Potential Contributions of the Consortium

The contribution of the reactive systems community [10] to the enterprise of programming industrial computers can be in the following inter-related domains:

Giving a precise semantics to PLC programs and their physical environments. Concurrent and distributed systems have been investigated by computer scientists for years and exposing the useful essence (Note: That is, around 1\% of the publications.) of this knowledge (mutual exclusion, synchrony vs. asynchrony, causality and so on) can do good for both communities. More recent research on timed and hybrid systems may clarify subtle issues concerning the interaction of the computer with its environment.
Influencing the development of design methodologies, language standards and programming environment toward the more rigorous side. This effort should be based on the accumulated experience of developing and studying various languages and tools (such as Lustre/Scade, StateCharts and Esterel) for other application domains. General computer science know-how, such as compilation technology, which is not specific to the reactive systems community can be useful as well.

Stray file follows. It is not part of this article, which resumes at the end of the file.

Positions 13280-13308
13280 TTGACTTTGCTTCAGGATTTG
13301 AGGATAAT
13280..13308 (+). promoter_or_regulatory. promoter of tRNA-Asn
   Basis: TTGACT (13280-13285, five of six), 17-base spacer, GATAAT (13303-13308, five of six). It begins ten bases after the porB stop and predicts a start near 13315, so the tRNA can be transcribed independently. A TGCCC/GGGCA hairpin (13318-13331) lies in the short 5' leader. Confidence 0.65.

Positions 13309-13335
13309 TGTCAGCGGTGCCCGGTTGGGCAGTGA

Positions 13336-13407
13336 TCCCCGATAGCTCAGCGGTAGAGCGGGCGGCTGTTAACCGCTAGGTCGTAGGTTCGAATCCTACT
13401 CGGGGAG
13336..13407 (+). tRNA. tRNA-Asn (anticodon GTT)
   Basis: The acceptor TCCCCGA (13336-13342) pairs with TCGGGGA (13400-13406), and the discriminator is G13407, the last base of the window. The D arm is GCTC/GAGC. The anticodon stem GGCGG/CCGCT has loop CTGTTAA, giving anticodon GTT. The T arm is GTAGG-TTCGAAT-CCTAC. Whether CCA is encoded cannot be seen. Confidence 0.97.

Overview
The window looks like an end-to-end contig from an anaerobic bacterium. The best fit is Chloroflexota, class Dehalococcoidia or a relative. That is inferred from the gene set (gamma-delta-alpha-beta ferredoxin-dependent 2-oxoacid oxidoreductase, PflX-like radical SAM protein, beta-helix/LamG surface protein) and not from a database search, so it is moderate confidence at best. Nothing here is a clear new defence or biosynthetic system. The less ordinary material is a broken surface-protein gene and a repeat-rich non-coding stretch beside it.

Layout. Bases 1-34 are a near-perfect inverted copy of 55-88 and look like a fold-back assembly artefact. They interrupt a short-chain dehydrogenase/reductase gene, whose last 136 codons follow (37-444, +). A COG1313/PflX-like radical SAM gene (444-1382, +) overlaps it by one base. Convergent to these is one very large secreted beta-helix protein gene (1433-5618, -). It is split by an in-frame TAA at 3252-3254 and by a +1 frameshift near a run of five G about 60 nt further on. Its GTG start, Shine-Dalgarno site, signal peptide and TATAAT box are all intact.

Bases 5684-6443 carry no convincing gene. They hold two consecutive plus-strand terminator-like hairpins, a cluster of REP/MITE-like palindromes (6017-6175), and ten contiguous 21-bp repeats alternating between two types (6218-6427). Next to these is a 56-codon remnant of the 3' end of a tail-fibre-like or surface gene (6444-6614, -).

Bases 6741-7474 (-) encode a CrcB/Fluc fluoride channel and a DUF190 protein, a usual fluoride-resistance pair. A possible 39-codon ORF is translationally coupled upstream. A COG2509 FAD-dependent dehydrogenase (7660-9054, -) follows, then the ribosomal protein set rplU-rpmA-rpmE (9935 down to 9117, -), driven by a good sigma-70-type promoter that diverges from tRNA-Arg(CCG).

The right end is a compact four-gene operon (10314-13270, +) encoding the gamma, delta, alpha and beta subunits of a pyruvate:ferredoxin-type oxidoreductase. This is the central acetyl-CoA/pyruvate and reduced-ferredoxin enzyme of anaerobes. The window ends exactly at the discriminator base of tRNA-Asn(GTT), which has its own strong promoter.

The question of whether such a contribution is possible via interaction with users, technical committees, hardware or software vendors is an empirical one. Hopefully it will be answered by the end of the project.

Development of verification technology for PLC programming.

Controllers written in a well-defined language can be subject to formal verification which is equivalent to exhaustive testing of the program in front of all admissible behaviors of the external environment. For program properties which do not require modeling of the environment, “classical” discrete verification is already applicable, as witnessed by some work on case-studies 1 and 2. Transforming programs written in well-behaving subsets of the IEC standard into formats used by existing verification tools is a standard exercise.